The No Surprises Act (NSA) is designed to protect patients from a variety of healthcare expenses like surprise billing, which allows patients to receive preliminary good faith estimates of care costs. So, what happens when the time comes to enforce the law?
Inaccurate provider directories and compliance failures can be grounds for significant fines. The federal government can issue health plans fines of up to $100 per individual impacted by an NSA violation while providers can also be fined up to $10,000 for compliance errors. Furthermore, each state is authorized to impose their own set of financial penalties for outdated data.
The NSA affects health plans and providers alike. Watch the latest installment of the Madaket Minute to learn more about NSA enforcement and how Madaket can help you stay compliant.
Read the video transcript below and subscribe to Madaket Health on YouTube.
Hello again, everyone, and welcome to another installment of the Madaket Minute. My name is Martin Cody with Madaket Health, and in this Minute, we’re going to talk about the penalties of the No Surprises Act. Now, keep in mind, the No Surprises Act actually is designed to help protect all of us from a variety of different things. And one of it is surprise billing, as we’ve talked about, allowing us to have good faith estimates and knowing in advance what something will cost us to receive that care. But what happens when it doesn’t go according to plan?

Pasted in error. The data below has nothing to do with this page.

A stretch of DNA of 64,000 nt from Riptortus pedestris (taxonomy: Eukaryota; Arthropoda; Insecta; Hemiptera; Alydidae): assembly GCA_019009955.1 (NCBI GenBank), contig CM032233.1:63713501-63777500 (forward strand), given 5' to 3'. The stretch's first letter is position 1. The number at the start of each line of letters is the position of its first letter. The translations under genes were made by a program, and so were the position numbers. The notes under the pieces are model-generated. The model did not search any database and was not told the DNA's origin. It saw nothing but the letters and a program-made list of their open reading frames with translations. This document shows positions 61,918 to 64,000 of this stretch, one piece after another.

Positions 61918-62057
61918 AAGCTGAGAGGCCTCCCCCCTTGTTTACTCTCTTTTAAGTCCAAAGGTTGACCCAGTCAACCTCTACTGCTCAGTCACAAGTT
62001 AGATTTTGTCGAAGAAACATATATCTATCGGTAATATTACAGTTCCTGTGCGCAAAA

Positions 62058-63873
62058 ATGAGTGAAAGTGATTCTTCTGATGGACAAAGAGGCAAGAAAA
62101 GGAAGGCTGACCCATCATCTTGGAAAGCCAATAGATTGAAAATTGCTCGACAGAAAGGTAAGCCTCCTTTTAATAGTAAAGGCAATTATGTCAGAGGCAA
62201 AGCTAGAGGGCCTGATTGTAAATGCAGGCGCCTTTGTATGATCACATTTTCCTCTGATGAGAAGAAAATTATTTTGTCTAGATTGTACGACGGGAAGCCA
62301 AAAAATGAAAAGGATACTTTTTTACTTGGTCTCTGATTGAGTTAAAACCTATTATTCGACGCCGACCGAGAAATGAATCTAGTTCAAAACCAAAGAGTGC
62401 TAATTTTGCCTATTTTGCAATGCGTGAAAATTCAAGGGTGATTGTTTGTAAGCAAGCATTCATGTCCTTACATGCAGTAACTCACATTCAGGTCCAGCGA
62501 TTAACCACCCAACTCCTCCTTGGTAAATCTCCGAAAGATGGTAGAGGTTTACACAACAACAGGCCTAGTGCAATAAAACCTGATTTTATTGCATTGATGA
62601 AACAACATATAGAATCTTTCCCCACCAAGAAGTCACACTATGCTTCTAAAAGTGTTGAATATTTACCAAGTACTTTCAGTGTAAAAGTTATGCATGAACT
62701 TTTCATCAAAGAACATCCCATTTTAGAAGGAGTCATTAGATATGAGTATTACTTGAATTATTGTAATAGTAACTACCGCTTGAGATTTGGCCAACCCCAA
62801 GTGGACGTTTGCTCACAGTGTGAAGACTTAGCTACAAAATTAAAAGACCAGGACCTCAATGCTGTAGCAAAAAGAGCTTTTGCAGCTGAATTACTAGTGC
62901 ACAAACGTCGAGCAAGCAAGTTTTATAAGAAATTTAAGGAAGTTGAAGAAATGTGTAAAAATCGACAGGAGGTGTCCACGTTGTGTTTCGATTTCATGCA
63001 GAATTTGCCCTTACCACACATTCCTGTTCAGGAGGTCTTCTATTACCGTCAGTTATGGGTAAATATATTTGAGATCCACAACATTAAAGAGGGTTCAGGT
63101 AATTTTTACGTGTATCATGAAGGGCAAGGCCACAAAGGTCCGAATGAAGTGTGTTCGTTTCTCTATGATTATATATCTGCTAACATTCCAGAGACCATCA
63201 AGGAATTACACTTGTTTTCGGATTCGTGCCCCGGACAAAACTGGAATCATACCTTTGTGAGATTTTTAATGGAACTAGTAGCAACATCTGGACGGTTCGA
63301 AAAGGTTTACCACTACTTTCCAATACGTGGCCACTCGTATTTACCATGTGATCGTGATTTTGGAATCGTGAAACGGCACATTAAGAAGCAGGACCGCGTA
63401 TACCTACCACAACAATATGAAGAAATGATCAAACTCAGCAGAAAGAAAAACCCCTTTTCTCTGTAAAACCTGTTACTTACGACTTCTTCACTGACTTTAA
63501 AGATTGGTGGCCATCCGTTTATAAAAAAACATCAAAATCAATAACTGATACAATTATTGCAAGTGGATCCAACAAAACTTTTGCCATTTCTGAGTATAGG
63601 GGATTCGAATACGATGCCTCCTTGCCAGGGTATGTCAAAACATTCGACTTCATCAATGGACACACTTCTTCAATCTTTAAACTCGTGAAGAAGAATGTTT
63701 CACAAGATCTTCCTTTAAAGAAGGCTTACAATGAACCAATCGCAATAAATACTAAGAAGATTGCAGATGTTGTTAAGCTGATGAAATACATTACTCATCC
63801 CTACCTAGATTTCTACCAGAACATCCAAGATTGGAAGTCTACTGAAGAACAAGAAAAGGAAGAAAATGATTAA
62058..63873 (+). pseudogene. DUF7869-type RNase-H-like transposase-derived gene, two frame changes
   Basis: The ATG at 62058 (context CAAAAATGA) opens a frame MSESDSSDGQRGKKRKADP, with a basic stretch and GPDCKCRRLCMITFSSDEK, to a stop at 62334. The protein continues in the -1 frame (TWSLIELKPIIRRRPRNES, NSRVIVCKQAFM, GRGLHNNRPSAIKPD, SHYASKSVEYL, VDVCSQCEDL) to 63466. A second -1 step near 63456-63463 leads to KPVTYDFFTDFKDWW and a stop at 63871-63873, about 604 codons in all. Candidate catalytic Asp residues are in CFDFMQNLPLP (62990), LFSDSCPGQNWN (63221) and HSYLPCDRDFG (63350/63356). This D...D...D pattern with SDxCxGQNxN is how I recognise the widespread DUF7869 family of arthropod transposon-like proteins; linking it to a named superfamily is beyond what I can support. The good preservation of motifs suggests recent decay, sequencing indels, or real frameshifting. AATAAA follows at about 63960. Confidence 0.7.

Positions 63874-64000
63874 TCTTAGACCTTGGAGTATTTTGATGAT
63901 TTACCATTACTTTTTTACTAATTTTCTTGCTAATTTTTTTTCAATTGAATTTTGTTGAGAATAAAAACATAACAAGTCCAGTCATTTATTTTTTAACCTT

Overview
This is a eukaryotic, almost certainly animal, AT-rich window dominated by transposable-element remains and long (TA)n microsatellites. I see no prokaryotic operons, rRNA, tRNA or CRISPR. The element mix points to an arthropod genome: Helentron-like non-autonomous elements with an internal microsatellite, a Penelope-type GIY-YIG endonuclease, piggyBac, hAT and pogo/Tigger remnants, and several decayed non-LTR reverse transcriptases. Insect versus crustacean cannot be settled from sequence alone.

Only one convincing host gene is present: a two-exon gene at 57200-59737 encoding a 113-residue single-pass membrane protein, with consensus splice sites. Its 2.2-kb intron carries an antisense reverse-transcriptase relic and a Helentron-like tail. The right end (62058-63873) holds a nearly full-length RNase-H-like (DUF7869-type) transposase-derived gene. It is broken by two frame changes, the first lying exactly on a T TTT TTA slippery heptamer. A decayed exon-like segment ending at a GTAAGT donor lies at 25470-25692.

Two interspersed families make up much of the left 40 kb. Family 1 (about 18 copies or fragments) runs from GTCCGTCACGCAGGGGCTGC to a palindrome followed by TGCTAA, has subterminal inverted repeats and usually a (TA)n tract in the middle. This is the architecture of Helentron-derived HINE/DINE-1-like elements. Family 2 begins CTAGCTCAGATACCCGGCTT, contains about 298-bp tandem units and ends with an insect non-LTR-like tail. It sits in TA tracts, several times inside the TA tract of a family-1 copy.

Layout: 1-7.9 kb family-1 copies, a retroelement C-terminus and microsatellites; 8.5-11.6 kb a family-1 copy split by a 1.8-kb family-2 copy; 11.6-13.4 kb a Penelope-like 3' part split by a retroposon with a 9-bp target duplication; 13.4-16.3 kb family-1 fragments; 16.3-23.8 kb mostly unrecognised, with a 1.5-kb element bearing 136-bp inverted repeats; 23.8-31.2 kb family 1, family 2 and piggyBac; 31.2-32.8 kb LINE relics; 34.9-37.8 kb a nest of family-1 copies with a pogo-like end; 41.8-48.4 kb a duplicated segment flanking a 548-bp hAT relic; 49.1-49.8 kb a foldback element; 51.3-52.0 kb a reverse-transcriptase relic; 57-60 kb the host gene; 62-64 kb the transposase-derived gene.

For example, let’s say you’re a regional health plan that has 40,000 members, and the information in your member directory is inaccurate. The federal government can fine you up to $100 per individual impacted by those errors. They can also fine providers up to $10,000 for errors. So, if you’ve got 40,000 members, the math becomes pretty compelling to get your data in order. And by the way, that’s just the federal penalties. Each state can also impose their own sets of financial penalties.
Again, the best data is going to win. So, make certain your provider directory is accurate and the data is current.